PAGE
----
The new federal First Step Act is an “important accomplishment,” but many of its reforms to the prison system do not go so far as those recommended by the Colson Task Force on Federal Corrections that was created by Congress in 2014, writes a team from the Urban Institute.
“Substantial reform work remains to be done,” say Julie Samuels, Nancy La Vigne and Chelsea Thomson in a new brief on federal prison issues.
The group says areas for future reform include expanding inmate eligibility for
earned time credits while in custody, making all changes in federal sentencing reform and provisions retroactive and adopting other reforms recommended by the Colson Task Force in 2016.
The overall goal, contends the Urban Institute team, is to “reserve prison for those convicted of the most serious crimes.”
Applying all sentencing provisions in the First Step Act retroactively would allow those incarcerated under the old rules on repeat drug and gun offenses and “safety valve” provisions that allow judges to reduce prison terms the opportunity to have their sentences reconsidered under the new rules.
The Colson Task Force advocated eliminating mandatory minimum sentences except for those given to drug kingpins, a reform not taken in the First Step Act.
Among other task force recommendations that were not included in the new law were creation of a visitation and family affairs office at the federal Bureau of Prisons (BOP) to oversee and ease visitation procedures and establishment of a “second look” process that would allow an inmate to apply for resentencing after 15 years of incarceration.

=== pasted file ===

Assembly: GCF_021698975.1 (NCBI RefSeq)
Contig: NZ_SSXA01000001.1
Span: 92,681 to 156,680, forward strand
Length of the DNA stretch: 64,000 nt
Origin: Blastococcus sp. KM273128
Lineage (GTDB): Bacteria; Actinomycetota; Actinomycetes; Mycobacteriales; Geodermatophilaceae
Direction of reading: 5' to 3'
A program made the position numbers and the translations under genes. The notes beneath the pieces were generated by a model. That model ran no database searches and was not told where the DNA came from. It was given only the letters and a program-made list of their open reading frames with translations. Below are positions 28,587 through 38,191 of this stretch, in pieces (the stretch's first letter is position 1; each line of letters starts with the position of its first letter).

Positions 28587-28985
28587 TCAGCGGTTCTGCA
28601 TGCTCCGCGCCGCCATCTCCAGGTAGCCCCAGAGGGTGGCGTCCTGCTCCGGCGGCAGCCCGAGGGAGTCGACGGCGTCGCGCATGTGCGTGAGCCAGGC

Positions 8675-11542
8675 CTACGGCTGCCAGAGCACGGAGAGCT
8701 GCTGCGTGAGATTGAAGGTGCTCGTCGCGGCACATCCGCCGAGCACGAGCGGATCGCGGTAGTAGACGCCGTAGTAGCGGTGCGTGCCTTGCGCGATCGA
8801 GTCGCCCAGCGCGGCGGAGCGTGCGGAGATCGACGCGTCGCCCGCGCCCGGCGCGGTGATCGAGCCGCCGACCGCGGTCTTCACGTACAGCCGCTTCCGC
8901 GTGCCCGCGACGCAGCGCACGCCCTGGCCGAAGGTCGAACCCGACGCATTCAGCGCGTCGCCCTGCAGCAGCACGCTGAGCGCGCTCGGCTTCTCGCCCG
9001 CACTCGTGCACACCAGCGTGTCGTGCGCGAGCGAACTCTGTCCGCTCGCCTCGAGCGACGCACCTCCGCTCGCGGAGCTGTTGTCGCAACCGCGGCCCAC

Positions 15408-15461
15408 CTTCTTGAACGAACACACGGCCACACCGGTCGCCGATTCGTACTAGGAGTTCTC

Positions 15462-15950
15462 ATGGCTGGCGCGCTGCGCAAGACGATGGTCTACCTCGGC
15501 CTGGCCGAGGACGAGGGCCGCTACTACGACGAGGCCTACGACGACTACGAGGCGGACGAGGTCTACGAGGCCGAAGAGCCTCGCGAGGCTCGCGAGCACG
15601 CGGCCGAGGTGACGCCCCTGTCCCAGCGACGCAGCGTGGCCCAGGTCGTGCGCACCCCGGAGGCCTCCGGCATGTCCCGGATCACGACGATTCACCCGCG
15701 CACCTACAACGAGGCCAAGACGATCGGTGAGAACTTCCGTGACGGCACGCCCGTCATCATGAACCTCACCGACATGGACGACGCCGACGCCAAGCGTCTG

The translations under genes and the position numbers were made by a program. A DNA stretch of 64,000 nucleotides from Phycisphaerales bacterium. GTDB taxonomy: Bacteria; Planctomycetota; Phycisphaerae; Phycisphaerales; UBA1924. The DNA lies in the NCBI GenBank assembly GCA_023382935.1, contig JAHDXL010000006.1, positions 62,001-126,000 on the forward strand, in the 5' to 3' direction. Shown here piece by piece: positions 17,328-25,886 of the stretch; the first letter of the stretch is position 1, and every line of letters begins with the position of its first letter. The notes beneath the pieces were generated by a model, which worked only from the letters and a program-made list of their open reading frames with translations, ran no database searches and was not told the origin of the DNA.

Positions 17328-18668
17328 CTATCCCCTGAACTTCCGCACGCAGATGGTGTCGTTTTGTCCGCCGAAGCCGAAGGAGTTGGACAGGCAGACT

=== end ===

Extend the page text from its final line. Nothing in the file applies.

The Colson panel also urged improving chance of successful reintegration of those leaving federal prison by improving coordination among BOP, the federal probation agency and residential reentry centers for inmates by sharing information on prisoners’ risk and needs assessment, their participation in prison programs, and their medical and mental health status.
The task force also called for setting up a new Performance Accountability Oversight Board to monitor the federal prison system. The board would oversee changes in policy and practice. The Colson group advocated lifting the federal ban on Pell grants to support those who want to pursue their education beyond the high school level.
“Federal corrections reform has been long overdue,” writes the Urban Institute team, saying that the Colson Task Force’s recommendations “offer a roadmap for further improving federal sentencing and corrections policy.”
That would result, says the institute, in “a federal prison system better aligned with recidivism reduction principles and research evidence, enhanced public safety, a smaller federal prison population, and fewer lives negatively impacted by the criminal justice system.”
There were 180,634 federal inmates as of May 9, down from a peak of nearly 220,000 in 2013.
Additional Reading: First Step Act Only a First Step, The Crime Report, Feb. 18, 2019
Ted Gest is president of Criminal Justice Journalists and Washington Bureau Chief of The Crime Report.